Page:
Back in the old days, i.e., PF&T (pre-Facebook and Twitter), American Idol fans were still social. Yet instead of status updates and tweets, they did what they could with “the technology of those times,” explained Don Wilcox, Fox’s vp and gm of branded entertainment. That is, if you wanted to debate Justin vs. Kelly, you’d log onto message boards on AmericanIdol.com or, shudder, MySpace “before the exodus,” Wilcox joked.
Now, in this social TV era, the aging Idol franchise appears to have pivoted brilliantly. According to the social analytics firm Bluefin Labs, Idol—which wrapped season 11 last night—generated 5,956,134 total social comments, an all-time record in this medium’s short history.
That’s 121 percent better than NBC’s The Voice, which generated 2,698,460 total comments, despite being the newer and arguably far buzzier show this season. During Wednesday's finale, Idol registered 594,469 social mentions per hour.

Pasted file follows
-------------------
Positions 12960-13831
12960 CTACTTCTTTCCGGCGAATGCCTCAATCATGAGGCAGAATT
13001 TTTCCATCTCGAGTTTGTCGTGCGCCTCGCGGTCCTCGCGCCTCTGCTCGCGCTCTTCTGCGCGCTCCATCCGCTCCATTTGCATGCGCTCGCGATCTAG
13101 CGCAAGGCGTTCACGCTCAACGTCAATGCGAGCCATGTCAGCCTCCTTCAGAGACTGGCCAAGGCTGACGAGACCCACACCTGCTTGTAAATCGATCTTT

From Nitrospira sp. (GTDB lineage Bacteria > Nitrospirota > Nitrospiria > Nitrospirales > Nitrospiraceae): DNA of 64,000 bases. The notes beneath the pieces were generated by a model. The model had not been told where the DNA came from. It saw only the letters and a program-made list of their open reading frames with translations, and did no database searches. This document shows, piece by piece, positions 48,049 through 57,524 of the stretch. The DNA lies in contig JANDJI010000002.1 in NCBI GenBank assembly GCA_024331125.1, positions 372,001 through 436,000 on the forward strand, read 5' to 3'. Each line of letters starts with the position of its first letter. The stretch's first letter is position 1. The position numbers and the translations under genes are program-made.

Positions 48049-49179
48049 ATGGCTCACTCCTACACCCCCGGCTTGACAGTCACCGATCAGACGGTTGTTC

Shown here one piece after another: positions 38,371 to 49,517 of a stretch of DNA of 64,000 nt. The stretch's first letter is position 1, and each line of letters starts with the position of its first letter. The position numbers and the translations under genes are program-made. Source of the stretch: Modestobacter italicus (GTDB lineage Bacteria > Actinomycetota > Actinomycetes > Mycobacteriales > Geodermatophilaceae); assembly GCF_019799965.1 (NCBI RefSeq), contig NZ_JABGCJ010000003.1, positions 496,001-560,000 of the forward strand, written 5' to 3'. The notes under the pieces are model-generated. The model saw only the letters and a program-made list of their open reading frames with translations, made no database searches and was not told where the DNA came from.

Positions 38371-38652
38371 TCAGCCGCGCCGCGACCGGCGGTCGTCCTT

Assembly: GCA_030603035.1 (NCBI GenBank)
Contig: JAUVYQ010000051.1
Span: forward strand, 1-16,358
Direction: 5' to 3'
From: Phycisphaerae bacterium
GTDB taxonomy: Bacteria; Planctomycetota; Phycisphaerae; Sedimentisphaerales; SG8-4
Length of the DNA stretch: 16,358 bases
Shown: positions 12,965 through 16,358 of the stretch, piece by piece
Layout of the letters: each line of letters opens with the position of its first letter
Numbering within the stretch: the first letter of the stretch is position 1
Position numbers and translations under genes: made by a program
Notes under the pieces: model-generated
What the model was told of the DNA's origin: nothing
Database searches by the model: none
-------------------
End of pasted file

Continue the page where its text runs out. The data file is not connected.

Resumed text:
Of course, Idol also lends itself perfectly to social TV interaction, given its season-long competition and the fact that it airs live. “We’ve always been about giving fans a voice [no pun intended] and cultivating fervor about the show,” said Wilcox. “Last year we really just dipped our toe in social TV, but this year was our first really big push.”
While the show’s high-profile judges and hosts—like Jennifer Lopez and Ryan Seacrest—periodically mention Idol in their social media comments, the big push for social TV presence came from stunts created for the contestants and their rabid fan bases. Rather than just throwing a hashtag up on the screen occasionally, Idol execs looked to capture moments in the show that lent themselves to channel social media activity.
“Our social presence used to be purely digital,” said Wilcox. “This year we used TV to prompt audiences.” For example, during the show, Seacrest periodically urged fans to tweet to #MyIdol to declare their favorite singers, or tweet at #idolbackstage to unlock exclusive content on AmericanIdol.com (once 10,000 fans joined in). “Our intent was to prompt audiences. There were times when we literally clogged up Twitter,” said Wilcox.
While Twitter served as the show’s real-time commenting vehicle, Facebook often took on the role of a gathering place for the show’s 9 million or so viewers.